tea in a Japanese tea-house, the attendants stood around looking at us,
and examining our watch-chains and the buttons on our coats. I showed
them that pin-cushion, and they passed it from one to the other, and won-
dered what it was; and so I took out a pin, and showed it was for carry-
ing pins. Evidently they did not know what a pin was for, as they looked
at it very curiously, and then made signs for me to show them its use. I
did so by pinning up the wide sleeve of one of the black-eyed girls. She
took the pin out a moment after to return it to me; and when I motioned
that she might keep it, she smiled and said ' Arinyato,' which means ' Thank
you,' as sweetly and earnestly as though I had given her a diamond ring.
Then I gave each one of them a pin, and they all thanked me as though
they really thought they had received something of value. Just think of
it ! half a dozen young women, not one of whom had ever seen a common
" Their dresses are folded around them, and then held in place by an
obi, which is nothing more nor less than a wide belt. It is of the most
ATTENDANT OF A JAPANESE TEA-HOUSE.
A GIRL WHO HAD NEVER SEEN A DRESSING- 1'IN.
THE BOY TRAVELLERa
expensive material that the wearer can afford ; and sometimes it costs a
givur deal of money. Generall}' it is of silk, and they have it of all colors,
and occasionally it is heavily embroidered. It is several yards long, and the
work of winding it into place is no
small affair. I shall enclose some pict-
ures of Japanese women in this let-
ter, and you can see from them what
the dress of the women looks like,
and understand much better than you
will by what I write. I think the
women look very pretty in their dress-
es much better, in fact, than when
they put on European garments.
Their hair is always black, and they
dress it with more grease than I wish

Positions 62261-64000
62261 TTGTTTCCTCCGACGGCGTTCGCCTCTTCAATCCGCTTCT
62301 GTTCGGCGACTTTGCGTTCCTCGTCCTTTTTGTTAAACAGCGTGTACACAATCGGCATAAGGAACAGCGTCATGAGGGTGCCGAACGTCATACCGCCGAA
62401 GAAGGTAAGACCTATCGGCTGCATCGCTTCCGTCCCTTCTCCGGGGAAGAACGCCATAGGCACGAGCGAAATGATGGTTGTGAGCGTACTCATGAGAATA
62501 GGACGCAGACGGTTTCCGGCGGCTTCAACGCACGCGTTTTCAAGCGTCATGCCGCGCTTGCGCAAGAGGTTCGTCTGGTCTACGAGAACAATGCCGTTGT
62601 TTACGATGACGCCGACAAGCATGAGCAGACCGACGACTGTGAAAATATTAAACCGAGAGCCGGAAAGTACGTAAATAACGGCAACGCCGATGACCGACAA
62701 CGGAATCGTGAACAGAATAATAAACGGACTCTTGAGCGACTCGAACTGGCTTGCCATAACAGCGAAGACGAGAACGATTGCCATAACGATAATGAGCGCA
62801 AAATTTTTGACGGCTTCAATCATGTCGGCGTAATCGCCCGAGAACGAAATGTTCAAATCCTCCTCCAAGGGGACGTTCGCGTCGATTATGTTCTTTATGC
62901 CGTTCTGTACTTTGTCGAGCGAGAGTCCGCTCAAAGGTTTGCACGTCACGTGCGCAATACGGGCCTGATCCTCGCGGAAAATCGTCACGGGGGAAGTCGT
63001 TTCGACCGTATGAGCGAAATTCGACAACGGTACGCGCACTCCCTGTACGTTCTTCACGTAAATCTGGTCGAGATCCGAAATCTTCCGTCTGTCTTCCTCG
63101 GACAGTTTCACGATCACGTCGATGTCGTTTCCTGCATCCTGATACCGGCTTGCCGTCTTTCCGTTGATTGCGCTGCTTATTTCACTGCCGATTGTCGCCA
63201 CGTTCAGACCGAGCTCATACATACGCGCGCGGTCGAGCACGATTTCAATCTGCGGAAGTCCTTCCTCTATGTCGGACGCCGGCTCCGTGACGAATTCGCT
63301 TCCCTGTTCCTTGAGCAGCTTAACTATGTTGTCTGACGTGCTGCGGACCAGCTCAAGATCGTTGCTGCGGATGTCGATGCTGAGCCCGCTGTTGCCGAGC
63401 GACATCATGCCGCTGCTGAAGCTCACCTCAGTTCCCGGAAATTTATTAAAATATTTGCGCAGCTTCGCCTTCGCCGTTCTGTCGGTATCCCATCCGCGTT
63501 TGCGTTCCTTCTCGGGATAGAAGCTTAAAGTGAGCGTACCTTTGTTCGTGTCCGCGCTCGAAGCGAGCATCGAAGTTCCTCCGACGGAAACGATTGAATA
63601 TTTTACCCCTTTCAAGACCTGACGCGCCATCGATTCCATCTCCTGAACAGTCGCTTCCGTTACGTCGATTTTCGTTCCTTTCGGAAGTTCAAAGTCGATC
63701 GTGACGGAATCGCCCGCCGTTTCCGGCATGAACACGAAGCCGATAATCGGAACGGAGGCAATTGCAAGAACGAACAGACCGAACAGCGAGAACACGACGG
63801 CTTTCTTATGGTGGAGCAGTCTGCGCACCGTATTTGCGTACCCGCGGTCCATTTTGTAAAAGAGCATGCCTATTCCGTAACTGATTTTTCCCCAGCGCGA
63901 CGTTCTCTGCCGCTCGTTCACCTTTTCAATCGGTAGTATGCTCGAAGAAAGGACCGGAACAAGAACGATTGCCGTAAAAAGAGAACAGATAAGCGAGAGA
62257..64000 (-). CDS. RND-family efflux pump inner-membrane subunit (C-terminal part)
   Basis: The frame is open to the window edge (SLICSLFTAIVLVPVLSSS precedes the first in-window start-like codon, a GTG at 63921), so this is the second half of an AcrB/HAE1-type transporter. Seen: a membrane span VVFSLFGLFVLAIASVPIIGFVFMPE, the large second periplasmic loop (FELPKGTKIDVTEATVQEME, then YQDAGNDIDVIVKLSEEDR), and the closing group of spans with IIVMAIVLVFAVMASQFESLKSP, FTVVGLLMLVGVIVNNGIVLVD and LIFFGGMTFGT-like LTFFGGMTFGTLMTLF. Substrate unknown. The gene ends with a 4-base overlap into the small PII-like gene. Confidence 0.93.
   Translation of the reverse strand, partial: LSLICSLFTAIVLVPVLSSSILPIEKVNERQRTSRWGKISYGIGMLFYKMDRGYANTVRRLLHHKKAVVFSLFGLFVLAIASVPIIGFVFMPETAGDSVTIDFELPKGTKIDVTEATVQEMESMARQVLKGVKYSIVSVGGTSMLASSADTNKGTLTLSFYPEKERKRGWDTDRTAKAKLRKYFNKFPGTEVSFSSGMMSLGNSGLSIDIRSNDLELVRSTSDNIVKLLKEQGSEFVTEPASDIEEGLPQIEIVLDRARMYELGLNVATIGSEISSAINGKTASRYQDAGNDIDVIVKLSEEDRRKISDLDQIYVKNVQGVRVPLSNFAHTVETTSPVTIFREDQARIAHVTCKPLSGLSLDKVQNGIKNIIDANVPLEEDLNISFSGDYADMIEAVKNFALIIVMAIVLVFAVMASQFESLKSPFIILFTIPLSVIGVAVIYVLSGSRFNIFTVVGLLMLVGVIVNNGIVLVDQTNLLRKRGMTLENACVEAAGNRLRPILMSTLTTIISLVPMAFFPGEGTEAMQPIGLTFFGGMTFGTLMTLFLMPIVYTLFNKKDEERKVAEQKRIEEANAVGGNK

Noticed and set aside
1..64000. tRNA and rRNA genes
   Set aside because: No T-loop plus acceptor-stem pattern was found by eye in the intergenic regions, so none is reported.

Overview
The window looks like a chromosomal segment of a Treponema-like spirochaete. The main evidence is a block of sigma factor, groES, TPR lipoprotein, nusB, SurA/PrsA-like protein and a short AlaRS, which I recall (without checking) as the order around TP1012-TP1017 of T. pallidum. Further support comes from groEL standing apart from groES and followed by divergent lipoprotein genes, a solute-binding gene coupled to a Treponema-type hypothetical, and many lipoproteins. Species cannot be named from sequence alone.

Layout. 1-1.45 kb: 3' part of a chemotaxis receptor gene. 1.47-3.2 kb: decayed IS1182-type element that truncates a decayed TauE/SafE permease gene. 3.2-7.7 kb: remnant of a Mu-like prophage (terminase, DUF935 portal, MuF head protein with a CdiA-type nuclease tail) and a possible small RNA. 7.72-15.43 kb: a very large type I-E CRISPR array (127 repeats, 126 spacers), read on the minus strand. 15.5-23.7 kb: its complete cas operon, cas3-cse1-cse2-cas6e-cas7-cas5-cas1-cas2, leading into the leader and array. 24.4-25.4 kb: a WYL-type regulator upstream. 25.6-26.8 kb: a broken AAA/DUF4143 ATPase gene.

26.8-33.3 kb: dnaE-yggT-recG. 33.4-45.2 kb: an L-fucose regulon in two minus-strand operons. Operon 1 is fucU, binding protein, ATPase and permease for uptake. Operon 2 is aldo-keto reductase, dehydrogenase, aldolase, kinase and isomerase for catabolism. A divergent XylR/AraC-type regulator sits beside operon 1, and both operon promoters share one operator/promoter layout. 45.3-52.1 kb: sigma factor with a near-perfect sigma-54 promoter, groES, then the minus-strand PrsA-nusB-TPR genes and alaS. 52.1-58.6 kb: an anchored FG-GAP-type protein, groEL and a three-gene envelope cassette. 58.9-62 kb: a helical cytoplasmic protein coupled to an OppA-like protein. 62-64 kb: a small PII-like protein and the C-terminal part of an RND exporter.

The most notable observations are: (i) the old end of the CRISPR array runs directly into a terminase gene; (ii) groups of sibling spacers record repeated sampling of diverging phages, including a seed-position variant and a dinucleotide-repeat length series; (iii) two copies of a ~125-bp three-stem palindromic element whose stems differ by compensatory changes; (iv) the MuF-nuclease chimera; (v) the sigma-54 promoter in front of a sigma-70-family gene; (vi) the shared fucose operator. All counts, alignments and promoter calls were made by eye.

they would. It fairly makes the hair
shine, it is laid on so thick. But they
have some very pretty ornaments for
their hair, which they stick in with
large pins, something like the hair-
pins you use at home. I am told that
you can distinguish the social position
by the number and style of the hair-
ornaments worn on a woman's head ;
but I have not yet learned how to do it. I suppose I shall find out if I
stay long enough in Japan.
" Of course, you will want to know if the Japanese women are pretty.
Now, you mustn't be jealous when I say they are. Fred thinks so too, and
you know it won't do for me to have a quarrel with Fred when we are
travelling together, and especially w T hen I think he's right. They are all
brunettes, and have sharp, bright eyes, full of smiles, and their skins are
clear and healthy. They look very pleasant and happy; and they have
such sweet, soft voices that nobody could help liking them even if he didn't
want to. They have such nice manners, too, that you feel quite at your
ease in their company. They may be wishing you ten thousand miles away,
and saying to themselves that they hate the sight of a foreigner; but if
they do, they manage to conceal their thoughts so completely that you can
never know them. You may say this is all deception, and perhaps it is ;
but it is more agreeable than to have them treat you rudely, and tell you
to get out of the way.
A JAPANESE LADY'S TOILET. 261
" There are women here who are not pretty, just as there are some in
America ; but when you are among them, it isn't polite to tell them of it.
Some of them paint their faces to make them look pretty. I suppose no-
body ever does anything of the kind in America or any other country
but Japan, and therefore it is very wicked for the Japanese ladies to do
so. And when they do paint, they lay it on very thick. Dr. Bronson calls
LADIES AT THEIK TOILET.
it kalsomining, and Fred says it reminds him of the veneering that is some-
times put on furniture to make pine appear like mahogany, and have an
expensive look, when it isn't expensive at all. The 'geishas,' or dancing
and singing girls, get themselves up in this way ; and when the} have their